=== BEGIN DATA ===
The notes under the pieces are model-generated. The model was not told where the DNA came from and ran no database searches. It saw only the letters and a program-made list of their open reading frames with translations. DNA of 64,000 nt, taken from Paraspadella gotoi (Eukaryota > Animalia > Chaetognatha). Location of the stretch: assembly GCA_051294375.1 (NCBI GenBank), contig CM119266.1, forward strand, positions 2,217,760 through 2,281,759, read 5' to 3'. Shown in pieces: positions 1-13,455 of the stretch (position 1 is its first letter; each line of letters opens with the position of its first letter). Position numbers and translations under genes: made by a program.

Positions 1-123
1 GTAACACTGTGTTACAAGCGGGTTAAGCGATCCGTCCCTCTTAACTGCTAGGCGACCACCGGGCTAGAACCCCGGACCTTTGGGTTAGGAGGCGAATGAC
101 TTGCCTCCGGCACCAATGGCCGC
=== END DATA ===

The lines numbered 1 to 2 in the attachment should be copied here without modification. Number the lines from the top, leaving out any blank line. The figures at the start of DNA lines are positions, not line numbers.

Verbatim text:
The notes under the pieces are model-generated. The model was not told where the DNA came from and ran no database searches. It saw only the letters and a program-made list of their open reading frames with translations. DNA of 64,000 nt, taken from Paraspadella gotoi (Eukaryota > Animalia > Chaetognatha). Location of the stretch: assembly GCA_051294375.1 (NCBI GenBank), contig CM119266.1, forward strand, positions 2,217,760 through 2,281,759, read 5' to 3'. Shown in pieces: positions 1-13,455 of the stretch (position 1 is its first letter; each line of letters opens with the position of its first letter). Position numbers and translations under genes: made by a program.

Positions 1-123